When I asked Hironobu Kageyama how he kept up his explosive energy after performing for decades around the world at 57, he explained it was aided by his strict, daily exercise regime and running which is good for the lungs. A fan probed how he was enjoying his first time in NYC and Kageyama replied enthusiastically that it was a dream come true especially because he was getting to experience it with his (bandmate) brother, Kitadani. Hiroshi Kitadani was questioned about his favorite Western influences and unabashedly said that the band KISS has always been a huge inspiration for him. I queried how Shoko Nakagawa could find balance with her multiple interests and talents (in addition to being a singer, she is an actress and visual artist) and she replied that her passion for what she does and loves is the driving force that motivates her. Morning Musume '18 is comprised of twelve performers so a few delegated members took turns and acted as spokespersons -- the 16-year-old member Akane Haga was asked a fan question of what has been the most challenging choreography to learn and she responded that she was never really a dancer but it was such a part of Morning Musume's performance and legacy that she committed and challenged herself to learn and perfect her skills. Turns were a particular difficulty for her initially, but one would never know that a single member was anything but a professional dancer from seeing their astounding precision and synchronicity onstage the following evening. She must have trained hard!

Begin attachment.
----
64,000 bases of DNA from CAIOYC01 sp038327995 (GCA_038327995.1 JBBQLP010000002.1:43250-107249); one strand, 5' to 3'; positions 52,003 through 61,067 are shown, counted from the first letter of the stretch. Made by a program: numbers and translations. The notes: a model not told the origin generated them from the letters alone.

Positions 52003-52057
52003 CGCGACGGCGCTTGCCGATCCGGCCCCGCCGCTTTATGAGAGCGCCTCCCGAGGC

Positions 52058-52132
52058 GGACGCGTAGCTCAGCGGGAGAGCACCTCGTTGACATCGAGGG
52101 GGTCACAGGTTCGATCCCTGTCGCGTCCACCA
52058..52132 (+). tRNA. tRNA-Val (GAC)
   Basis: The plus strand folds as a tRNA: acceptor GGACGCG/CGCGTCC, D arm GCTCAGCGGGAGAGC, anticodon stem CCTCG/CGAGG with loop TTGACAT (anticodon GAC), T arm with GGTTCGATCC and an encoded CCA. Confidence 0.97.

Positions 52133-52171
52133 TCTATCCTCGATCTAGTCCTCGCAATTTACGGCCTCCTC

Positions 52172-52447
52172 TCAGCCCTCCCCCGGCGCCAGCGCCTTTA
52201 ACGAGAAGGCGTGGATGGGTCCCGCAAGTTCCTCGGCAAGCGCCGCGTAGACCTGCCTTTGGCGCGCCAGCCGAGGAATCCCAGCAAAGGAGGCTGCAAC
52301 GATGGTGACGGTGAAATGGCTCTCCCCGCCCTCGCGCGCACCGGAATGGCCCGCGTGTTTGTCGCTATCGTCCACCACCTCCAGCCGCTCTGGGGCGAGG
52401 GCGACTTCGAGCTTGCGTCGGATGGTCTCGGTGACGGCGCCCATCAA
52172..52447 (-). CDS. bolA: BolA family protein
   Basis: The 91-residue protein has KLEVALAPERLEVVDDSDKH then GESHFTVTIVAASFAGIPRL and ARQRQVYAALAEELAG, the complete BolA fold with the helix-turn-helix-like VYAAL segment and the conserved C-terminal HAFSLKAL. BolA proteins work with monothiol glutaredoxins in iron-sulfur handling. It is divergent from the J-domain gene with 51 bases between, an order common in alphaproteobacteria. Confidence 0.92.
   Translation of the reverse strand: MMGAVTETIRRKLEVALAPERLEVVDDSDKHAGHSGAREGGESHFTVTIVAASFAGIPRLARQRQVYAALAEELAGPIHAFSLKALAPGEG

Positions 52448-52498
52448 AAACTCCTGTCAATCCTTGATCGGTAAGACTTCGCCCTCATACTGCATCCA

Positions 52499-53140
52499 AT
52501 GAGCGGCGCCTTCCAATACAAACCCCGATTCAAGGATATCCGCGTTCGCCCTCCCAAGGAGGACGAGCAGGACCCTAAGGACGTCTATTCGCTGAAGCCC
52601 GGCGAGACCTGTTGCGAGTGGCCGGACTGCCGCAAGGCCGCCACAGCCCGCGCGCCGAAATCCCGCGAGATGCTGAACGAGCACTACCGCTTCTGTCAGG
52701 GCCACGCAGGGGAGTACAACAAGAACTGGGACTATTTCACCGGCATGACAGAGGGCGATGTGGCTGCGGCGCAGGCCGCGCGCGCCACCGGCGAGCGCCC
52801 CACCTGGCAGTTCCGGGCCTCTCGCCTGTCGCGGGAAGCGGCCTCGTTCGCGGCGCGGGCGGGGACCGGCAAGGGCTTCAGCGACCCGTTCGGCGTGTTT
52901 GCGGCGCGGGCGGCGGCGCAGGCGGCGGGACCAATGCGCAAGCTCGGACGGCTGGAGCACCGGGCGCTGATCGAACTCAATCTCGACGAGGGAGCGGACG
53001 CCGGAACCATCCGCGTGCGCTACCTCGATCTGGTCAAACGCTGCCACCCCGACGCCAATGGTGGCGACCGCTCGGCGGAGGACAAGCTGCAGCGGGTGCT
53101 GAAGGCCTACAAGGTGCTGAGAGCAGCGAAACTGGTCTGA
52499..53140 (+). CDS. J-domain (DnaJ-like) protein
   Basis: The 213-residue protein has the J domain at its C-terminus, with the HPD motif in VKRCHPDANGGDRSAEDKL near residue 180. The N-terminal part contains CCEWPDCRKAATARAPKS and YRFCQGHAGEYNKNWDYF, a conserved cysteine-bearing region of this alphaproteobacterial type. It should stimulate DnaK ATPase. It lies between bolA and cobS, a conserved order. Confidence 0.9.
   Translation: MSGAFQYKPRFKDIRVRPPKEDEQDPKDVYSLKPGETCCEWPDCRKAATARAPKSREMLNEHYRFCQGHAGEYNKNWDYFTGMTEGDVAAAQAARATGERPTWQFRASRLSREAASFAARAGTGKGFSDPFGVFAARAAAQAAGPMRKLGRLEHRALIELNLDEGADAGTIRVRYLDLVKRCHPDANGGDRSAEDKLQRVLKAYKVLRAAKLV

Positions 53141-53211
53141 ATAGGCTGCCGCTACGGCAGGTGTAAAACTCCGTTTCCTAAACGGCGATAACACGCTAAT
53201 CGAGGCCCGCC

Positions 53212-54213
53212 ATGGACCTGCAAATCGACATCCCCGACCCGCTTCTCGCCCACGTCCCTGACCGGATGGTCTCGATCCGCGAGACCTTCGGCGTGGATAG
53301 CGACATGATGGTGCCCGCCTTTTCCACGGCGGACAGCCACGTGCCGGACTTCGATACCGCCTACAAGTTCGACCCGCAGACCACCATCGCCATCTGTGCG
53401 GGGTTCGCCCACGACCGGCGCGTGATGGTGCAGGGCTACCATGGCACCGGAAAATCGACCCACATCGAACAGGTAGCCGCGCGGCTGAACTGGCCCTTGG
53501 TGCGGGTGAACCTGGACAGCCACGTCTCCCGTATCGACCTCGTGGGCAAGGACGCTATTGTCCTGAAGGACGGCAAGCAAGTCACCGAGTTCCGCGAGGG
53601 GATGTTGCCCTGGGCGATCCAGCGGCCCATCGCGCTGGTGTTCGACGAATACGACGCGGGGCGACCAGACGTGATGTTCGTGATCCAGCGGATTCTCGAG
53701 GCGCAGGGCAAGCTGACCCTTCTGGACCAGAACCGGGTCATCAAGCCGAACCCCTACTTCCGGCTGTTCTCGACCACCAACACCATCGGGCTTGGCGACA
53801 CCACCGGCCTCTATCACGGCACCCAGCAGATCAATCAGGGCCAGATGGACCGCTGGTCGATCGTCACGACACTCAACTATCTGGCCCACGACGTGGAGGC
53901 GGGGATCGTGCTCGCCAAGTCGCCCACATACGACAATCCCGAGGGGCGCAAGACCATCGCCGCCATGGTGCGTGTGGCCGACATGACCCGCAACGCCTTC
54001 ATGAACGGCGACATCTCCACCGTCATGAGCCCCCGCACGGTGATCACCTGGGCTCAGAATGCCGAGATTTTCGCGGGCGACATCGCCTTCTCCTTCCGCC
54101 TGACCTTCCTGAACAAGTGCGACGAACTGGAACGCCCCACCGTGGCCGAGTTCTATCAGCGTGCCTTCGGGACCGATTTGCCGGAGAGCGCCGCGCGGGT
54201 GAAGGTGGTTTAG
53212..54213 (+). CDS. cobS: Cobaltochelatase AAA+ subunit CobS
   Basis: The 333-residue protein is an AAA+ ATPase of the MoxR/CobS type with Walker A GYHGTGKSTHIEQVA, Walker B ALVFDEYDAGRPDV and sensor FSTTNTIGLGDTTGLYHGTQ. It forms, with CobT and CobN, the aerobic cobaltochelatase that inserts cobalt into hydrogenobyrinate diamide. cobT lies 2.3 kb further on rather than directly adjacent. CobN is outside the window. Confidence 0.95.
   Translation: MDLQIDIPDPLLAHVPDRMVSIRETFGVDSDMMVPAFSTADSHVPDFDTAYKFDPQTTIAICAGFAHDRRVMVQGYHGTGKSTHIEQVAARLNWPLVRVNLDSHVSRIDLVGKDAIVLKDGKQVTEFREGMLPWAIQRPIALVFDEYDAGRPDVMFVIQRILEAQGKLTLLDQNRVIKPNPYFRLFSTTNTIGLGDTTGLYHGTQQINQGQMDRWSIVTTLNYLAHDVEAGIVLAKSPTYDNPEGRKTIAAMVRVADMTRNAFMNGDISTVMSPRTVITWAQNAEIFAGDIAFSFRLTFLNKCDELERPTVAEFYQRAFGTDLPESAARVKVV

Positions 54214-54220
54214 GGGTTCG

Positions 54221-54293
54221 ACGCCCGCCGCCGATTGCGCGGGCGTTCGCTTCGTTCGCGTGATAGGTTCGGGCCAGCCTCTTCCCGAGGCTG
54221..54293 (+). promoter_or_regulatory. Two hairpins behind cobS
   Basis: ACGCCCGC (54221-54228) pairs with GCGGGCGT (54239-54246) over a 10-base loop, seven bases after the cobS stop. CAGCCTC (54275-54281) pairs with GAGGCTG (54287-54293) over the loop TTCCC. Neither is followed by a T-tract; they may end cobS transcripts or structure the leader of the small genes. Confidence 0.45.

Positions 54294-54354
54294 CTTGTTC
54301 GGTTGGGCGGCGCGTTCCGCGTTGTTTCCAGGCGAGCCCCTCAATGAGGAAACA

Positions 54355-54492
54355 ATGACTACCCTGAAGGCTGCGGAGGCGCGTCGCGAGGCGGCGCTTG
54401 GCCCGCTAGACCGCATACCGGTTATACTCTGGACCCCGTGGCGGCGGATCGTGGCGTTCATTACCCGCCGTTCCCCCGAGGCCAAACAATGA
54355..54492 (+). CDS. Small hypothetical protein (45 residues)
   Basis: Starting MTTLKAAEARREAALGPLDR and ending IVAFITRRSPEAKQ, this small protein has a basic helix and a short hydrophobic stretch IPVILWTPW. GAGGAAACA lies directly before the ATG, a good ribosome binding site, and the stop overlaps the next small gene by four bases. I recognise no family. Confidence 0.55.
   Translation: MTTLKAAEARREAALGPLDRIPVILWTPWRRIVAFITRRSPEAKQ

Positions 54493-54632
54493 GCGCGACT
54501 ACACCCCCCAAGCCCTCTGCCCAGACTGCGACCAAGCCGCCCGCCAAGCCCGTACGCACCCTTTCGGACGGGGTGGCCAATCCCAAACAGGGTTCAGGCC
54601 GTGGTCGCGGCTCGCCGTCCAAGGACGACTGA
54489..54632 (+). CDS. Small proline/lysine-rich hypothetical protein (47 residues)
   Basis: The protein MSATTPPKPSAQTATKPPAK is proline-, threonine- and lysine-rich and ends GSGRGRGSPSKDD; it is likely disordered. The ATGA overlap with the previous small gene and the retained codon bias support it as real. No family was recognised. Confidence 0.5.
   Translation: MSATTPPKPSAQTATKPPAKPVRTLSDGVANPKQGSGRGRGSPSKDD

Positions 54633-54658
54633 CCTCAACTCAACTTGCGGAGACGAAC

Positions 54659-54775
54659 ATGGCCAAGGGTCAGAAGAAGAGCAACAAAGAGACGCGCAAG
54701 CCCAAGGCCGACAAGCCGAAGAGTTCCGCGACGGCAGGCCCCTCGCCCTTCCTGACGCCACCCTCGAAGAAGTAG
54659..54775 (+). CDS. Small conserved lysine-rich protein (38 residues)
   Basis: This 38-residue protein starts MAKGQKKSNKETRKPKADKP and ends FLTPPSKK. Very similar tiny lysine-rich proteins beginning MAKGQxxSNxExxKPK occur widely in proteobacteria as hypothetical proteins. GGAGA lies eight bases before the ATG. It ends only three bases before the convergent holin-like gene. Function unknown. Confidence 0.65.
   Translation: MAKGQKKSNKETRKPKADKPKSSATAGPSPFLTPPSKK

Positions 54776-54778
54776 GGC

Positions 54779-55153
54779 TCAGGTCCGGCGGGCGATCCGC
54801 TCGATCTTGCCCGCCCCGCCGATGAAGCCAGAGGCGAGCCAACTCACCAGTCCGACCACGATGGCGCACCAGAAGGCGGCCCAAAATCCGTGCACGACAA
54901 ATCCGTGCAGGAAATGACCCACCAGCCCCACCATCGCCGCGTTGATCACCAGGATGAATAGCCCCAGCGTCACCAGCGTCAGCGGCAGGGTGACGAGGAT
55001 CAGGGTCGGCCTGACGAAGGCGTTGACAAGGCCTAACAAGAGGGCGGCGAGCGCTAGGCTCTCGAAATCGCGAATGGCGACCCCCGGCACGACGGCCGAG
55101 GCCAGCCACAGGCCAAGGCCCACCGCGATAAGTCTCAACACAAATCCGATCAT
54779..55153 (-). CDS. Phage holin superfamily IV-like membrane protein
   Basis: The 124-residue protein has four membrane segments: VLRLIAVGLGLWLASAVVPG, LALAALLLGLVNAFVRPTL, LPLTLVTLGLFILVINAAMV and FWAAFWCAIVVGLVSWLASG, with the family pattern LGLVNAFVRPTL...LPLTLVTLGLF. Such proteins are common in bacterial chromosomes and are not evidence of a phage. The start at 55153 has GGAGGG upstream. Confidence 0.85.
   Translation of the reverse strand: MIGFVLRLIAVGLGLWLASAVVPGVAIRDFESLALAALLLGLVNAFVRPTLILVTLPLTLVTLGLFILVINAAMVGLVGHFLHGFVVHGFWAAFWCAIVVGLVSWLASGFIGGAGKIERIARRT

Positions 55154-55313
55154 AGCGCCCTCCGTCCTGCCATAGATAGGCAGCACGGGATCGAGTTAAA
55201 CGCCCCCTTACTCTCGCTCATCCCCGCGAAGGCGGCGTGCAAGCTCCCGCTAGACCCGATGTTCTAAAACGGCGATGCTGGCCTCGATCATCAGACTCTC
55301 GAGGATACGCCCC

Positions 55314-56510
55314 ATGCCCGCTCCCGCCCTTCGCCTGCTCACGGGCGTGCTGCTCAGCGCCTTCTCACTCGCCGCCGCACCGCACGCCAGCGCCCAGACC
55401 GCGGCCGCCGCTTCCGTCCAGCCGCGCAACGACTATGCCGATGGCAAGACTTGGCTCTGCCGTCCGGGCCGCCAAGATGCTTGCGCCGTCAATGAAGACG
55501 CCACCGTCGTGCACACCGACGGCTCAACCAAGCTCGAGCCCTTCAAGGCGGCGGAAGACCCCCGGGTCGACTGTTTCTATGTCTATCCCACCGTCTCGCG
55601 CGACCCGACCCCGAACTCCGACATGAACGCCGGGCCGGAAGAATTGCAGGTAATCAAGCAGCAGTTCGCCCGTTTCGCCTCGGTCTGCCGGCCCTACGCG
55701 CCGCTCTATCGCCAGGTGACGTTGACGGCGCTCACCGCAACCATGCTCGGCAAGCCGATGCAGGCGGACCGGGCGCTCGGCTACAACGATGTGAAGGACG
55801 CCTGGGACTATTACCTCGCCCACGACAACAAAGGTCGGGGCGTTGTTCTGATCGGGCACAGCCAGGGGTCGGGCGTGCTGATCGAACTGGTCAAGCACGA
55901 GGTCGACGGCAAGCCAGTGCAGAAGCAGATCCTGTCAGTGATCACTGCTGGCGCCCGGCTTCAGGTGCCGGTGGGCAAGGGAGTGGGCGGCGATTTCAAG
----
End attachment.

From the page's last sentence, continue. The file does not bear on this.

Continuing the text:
Shoko Nakagawa

Saturday's Anisong World Matsuri panel lineup featured: Luna Haruna (anisongs for Sword Art Online and Fate/Zero), the hardrocking pop singer nano (anisongs for Arpeggio of Blue Steel and BTOOOM!) a native New Yorker performing her homecoming debut as an anisong star, Konomi Suzuki (anisongs for Re:Zero and No Game, No Life), whose powerful voice earned her awards at a young age and TRUE (anisongs for Mobile Suit Gundam: Iron-Blooded Orphans and Sound! Euphonium) who performed at last year's Diva's Night at Anime NYC and returned for the first Anisong World Matsuri in NYC.


Konomi Suzuki